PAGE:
The year is 1977. The British television show Magpie geared towards children’s entertainment was in its ninth year on the air and they invited Arnold Schwarzenegger to come on the program and share some beginner exercises that people could use to build a body like Arnold’s — the pinnacle of symmetry and aesthetics of the era.
By the time of this on-air interview, Arnold had won five Mr. Universe titles and was a 6-time Mr. Olympia champion (he would go on to win a 7th in 1980).
The interview took place on a set backdropped with cotton candy colored streamers and lit to look like a disco right before a party. The presenter of the show, Tommy Boyd, looks quite small standing next to an elite bodybuilder. The muscle tank he wore only accentuated the size discrepancy. Luckily, he was about to get some training tips from one of the best in the world.
Check out the entire interview on Magpie via the video below thanks to Blast From The Past’s YouTube Channel:
Of all the exercises in Schwarzenegger’s arsenal, he decided to keep it simple:
The first two are foundational movements for any powerlifter, weightlifter, strongman, or bodybuilder. The last is a bit more of a vanity exercise, but an integral one for a bodybuilder to obtain the proportions necessary to compete on stage. Schwarzenegger says to Boyd:
“First of all, I have to compliment you for your physical development because you really look very athletic and good. So don’t put yourself down.”
Using a 65lb barbell, Schwarzenegger performs a simple demonstration of each movement. The interview morphs into a comedy routine when Boyd tries to follow suit — the first thing Boyd asks is which muscles are targeted by the bench press.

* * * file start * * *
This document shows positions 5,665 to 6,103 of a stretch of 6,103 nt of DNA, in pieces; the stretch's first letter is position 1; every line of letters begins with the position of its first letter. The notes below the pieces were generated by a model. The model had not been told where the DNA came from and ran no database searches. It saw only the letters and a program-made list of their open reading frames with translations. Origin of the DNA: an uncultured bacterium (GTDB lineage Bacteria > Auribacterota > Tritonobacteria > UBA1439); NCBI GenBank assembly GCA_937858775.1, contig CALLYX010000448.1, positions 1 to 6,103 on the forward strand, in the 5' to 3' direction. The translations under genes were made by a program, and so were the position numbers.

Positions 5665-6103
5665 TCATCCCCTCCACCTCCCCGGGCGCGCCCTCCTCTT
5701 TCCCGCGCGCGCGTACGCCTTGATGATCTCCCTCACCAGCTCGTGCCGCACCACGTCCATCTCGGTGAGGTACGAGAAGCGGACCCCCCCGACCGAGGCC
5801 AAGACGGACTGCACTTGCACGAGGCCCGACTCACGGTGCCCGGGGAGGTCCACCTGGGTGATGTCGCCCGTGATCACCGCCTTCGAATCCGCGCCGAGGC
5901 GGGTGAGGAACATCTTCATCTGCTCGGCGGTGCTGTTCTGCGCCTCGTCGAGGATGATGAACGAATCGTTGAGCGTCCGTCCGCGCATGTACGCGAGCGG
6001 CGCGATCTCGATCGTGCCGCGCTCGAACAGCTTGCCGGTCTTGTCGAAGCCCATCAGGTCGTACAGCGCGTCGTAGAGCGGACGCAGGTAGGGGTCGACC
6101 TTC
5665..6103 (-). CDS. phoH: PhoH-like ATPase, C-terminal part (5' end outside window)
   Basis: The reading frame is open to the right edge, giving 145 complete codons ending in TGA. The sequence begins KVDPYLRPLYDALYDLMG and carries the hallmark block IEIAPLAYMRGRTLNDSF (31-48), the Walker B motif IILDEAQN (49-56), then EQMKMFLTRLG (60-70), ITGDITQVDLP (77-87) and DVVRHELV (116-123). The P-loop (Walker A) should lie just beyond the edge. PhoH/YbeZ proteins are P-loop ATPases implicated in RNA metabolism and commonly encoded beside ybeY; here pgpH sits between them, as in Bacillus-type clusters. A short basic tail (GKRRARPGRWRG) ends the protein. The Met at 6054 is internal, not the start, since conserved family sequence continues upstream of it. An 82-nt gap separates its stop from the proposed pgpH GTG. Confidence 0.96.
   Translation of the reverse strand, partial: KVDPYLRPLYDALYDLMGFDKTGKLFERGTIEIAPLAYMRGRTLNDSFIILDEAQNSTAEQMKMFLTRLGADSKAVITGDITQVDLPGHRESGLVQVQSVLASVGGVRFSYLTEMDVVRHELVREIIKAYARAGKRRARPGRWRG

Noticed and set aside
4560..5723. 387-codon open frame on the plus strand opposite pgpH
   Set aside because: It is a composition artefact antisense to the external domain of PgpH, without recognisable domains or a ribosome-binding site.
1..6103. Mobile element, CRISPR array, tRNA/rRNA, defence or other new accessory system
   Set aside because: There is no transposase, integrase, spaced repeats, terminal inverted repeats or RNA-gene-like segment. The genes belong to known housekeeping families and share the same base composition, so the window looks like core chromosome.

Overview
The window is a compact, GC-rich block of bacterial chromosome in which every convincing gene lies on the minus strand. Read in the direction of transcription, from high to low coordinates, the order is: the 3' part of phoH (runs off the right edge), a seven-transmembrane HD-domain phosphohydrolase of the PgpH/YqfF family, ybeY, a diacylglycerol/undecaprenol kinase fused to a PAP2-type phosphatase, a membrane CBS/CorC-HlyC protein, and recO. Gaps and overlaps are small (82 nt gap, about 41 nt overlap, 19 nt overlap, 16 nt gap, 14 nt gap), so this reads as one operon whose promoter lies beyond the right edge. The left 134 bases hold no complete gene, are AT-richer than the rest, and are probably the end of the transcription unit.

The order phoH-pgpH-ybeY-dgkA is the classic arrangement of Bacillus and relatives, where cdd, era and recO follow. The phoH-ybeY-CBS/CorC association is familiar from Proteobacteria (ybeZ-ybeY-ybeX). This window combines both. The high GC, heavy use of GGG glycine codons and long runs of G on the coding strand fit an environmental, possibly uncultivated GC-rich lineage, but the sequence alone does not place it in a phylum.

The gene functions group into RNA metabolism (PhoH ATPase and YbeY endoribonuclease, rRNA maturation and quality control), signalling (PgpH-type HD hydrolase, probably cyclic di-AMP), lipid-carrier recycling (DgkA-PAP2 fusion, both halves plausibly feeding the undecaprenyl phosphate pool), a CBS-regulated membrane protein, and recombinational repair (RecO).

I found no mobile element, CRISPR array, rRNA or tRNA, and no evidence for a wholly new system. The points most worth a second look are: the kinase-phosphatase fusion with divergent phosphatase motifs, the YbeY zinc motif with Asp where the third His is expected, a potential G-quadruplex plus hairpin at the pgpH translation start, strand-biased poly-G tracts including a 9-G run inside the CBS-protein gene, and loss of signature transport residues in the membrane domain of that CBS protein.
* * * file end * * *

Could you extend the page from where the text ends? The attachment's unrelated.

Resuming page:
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Once the exercise demo/comedy routine is complete, Boyd and Schwarzenegger take a look at some footage from Pumping Iron — a documentary that covered the golden age of bodybuilding. Boyd notices the agony on the athletes faces as they perform dumbbell flyes and inquires if that pain is “in any way important”. Schwarzenegger responds:
“You can see what kind of strenuous exercises one has to go through to become a world champion. That, I think, separates the ones who just do it for health and fitness and the ones who really do it for profession and want to be world champion. You have to break through that pain barrier if you ever want to get there.”
It seems Schwarzenegger’s training philosophy could be summed up by the classic phrase: “no pain, no gain.”
Feature image from Arnold Nation’s Instagram page: @arnold_bodybuildingmotivation